Coleman, who had taken his Glenfield seat from the Democrats in 2008, could not handle this return to earlier battles, and stood down as an MP rather than submit to the insult of the Shadow Internal Affairs portfolio. The Glenfield by-election would be hard-fought by all parties apart from Mana Motuhake, who endorsed Metiria Turei of the former joke party, MicGillicuddy Serious. The McGillicuddies were by now a surprisingly tiresome bunch of left-libertarians whose main purpose was to fight for the legalisation of cannabis. They were outclassed by the Values Party, who put up their leader David Clendon in a futile attempt to remind people that the Values Party still existed. Both were knocked into the shade by young small business owner Chloe Swarbrick, the candidate for the Continuity Liberals (those who remained outside of National after Winston Peters re-ratted, and developed some rather odd ideas about STV and land value taxes from their British brethren).
The National Party, eager to hold the seat, selected as their candidate Vernon Tava, a former Values member who had a wealth of campaign experience, and who (more importantly) was less detested by the local party powers than his opponent, local board member Danielle Grant. Labour, however, went with a local board member of their own, Lindsay Waugh, who spent most of the campaign talking about how great cycle lanes are to an audience of people who work on the other side of a bridge that wouldn't be safe for bikes even if there were a lane for them. Waugh, despite much gossip, was not related to Richard Waugh, the leader of the Wesleyan Church and the Christian Heritage Party. The latter Waugh stood a loyal underling from East Auckland and funneled a frankly scary amount of American and Australian money into the campaign, which turned out to be a complete waste. Not that this prevented the Christians from bombastically claiming to have quadrupled their vote.
The CHP's vote-splitting came at the expense of Tava, whose ethnic background was not appealing to some Christian Heritage-inclined voters. As a result, the Democrats for Social Credit came up through the middle with new candidate Dom Ellis, a South Londoner who was the first person to benefit from the rule change to allow Commonwealth citizens to run for office anywhere in the CFTA. Ellis campaigned as the 'Hero' of Glenfield (which he had never visited prior to being selected) in a very active and tactical Democrat campaign. Tactical in that Ellis never claimed to understand what Social Credit was. It later came out that he had been tricked into joining the party by a nefarious eminence grise known only as 'Mazda', who had told him that "Yeah, sure, the Democrats for Social Credit are basically just like the Lib Dems. Honest. You can tell by the name. I can be your campaign manager, right?"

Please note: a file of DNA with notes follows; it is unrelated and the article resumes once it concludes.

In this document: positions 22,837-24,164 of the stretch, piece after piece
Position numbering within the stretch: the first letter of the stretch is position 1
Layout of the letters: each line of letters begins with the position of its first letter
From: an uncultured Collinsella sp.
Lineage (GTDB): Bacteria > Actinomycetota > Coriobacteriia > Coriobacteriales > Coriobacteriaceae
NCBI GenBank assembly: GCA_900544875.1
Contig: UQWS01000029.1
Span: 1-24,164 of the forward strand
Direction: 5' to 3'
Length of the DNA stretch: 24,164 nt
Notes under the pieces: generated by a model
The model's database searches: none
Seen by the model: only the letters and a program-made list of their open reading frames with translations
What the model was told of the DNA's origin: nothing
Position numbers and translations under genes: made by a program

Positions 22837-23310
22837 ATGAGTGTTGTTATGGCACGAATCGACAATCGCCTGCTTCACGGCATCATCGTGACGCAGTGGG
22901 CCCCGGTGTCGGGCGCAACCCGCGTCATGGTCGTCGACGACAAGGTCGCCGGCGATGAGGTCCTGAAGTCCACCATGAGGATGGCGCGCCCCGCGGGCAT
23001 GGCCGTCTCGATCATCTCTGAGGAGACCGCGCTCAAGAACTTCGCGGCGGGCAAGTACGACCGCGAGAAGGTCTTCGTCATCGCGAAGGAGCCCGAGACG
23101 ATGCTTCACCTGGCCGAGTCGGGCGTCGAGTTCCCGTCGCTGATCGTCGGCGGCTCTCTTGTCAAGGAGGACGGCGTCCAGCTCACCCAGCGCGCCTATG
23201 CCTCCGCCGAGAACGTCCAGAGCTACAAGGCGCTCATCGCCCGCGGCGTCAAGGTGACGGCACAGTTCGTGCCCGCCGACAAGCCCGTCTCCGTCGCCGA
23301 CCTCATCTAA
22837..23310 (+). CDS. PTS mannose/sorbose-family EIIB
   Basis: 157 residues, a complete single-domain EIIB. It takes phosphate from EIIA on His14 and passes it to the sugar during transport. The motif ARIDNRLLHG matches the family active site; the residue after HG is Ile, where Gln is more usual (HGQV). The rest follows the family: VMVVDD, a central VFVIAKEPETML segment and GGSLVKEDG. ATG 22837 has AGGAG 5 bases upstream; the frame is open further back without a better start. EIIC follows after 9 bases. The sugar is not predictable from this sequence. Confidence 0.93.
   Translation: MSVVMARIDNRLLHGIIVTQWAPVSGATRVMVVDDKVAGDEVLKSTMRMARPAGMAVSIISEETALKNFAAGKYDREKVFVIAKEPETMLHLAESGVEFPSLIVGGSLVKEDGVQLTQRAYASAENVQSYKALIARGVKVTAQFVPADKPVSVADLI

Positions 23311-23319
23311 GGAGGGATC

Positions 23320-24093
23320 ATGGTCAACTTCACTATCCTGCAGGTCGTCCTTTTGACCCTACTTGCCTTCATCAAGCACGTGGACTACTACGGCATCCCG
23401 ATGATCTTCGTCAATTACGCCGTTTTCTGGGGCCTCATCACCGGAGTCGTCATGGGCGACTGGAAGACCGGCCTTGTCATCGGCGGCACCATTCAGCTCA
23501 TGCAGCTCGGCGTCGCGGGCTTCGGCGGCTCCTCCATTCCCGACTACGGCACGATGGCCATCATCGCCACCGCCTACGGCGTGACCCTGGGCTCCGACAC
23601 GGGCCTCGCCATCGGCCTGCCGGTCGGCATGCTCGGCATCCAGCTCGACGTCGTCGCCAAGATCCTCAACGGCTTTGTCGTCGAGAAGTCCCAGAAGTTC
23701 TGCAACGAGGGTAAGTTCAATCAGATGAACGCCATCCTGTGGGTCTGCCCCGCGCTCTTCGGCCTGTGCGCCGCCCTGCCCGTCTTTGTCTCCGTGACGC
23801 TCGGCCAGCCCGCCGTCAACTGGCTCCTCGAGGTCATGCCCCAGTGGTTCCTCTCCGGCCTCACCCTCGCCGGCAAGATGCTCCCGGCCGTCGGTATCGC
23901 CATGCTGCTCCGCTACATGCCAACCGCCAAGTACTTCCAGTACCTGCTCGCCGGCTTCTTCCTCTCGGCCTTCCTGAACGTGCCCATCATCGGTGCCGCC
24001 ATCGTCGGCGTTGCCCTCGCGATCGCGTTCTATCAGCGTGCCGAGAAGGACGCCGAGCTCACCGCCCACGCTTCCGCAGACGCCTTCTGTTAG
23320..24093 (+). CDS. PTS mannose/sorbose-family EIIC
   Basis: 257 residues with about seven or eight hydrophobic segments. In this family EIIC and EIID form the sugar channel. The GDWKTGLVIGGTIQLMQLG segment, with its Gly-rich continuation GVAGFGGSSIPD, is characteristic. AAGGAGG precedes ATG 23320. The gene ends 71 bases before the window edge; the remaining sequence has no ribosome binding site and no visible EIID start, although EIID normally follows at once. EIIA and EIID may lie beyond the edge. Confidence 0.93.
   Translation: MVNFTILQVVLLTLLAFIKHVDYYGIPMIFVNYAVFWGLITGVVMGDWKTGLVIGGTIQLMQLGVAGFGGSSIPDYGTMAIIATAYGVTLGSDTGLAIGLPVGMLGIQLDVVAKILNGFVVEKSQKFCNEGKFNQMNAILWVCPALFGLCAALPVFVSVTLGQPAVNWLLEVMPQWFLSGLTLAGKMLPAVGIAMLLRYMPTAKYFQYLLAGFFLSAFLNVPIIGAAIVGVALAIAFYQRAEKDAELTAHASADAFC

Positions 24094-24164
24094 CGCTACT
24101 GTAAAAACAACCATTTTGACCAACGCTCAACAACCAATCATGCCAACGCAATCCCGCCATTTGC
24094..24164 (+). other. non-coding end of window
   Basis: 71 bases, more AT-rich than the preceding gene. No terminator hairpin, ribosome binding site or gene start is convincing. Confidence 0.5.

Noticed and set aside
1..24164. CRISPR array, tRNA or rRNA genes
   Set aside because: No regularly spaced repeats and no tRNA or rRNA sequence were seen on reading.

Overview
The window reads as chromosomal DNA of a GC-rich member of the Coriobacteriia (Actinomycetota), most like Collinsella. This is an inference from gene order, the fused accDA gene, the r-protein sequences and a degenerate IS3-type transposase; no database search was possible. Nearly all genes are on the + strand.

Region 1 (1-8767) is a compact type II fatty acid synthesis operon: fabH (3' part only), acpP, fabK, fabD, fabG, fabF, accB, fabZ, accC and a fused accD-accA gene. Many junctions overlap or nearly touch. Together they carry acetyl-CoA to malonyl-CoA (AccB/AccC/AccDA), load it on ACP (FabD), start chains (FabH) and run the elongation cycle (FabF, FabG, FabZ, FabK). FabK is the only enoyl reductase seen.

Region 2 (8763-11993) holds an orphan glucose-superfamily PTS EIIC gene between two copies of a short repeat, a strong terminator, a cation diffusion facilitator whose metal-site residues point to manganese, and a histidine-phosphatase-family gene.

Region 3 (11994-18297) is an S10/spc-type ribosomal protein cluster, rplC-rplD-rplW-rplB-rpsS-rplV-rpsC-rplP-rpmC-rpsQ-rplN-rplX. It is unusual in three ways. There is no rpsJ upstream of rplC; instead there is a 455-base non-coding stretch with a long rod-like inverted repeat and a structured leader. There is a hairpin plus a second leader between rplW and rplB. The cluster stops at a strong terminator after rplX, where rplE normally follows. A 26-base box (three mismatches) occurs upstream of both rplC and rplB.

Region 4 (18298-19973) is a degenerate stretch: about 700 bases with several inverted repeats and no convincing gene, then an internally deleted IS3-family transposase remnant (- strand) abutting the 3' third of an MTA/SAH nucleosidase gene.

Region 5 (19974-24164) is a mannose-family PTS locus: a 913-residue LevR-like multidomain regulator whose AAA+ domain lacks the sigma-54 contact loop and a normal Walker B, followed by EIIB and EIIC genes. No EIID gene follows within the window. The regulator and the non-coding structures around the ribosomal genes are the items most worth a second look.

Ellis left the party to become an Independent shortly after discovering that the party constitution dictated that all elected representatives should own a Skoda.
Social Credit changed their name to the New Zealand Democratic Party in 1985, and lost both of their seats in the subsequent general election. This bald statement of fact implies that they absolutely fucked it, but in fact they got 5.7% of the vote (lower than any previous outing, to be sure) and another 600 votes would have got them two seats, breaking even on their previous result.
The general picture is that, where they were already weak, they shrank down to nearly nothing, while former heartland areas (principally the rural North Island, where they had previously siphoned off Labour voters, put off by the array of failed political science lecturers who comprised the majority of caucus, to form the main opposition to National) would only hold up if there were an especially good candidate or an especially deep history of anti-National voting. In the latter category, Northland is the obvious standout, having voted in Captain Rushworth of the social credit espousing Country Party back in the 1920s. The other strong areas were mostly based on well-known candidates. Bruce Beetham's retread of Rangitikei, in the central North Island, was a well-fought failure, while the candidates in Coromandel and Waitotara were cut from the Beetham mould in every respect apart from tenacity - they gave up on the party after coming rather distant seconds in 1987, and both electorates reverted to the Democrat mean in 1990. It is difficult to see the electorate of Wanganui (now Whanganui) on this scale, but Terry Heffernan was 250 votes off winning and his vote held up pretty well in 1990 and (standing for the Alliance in 1993). He then became Winston Peters' Parliamentary Assistant and briefly a big man in NZ First, before finally ending up in National before his death a few years ago.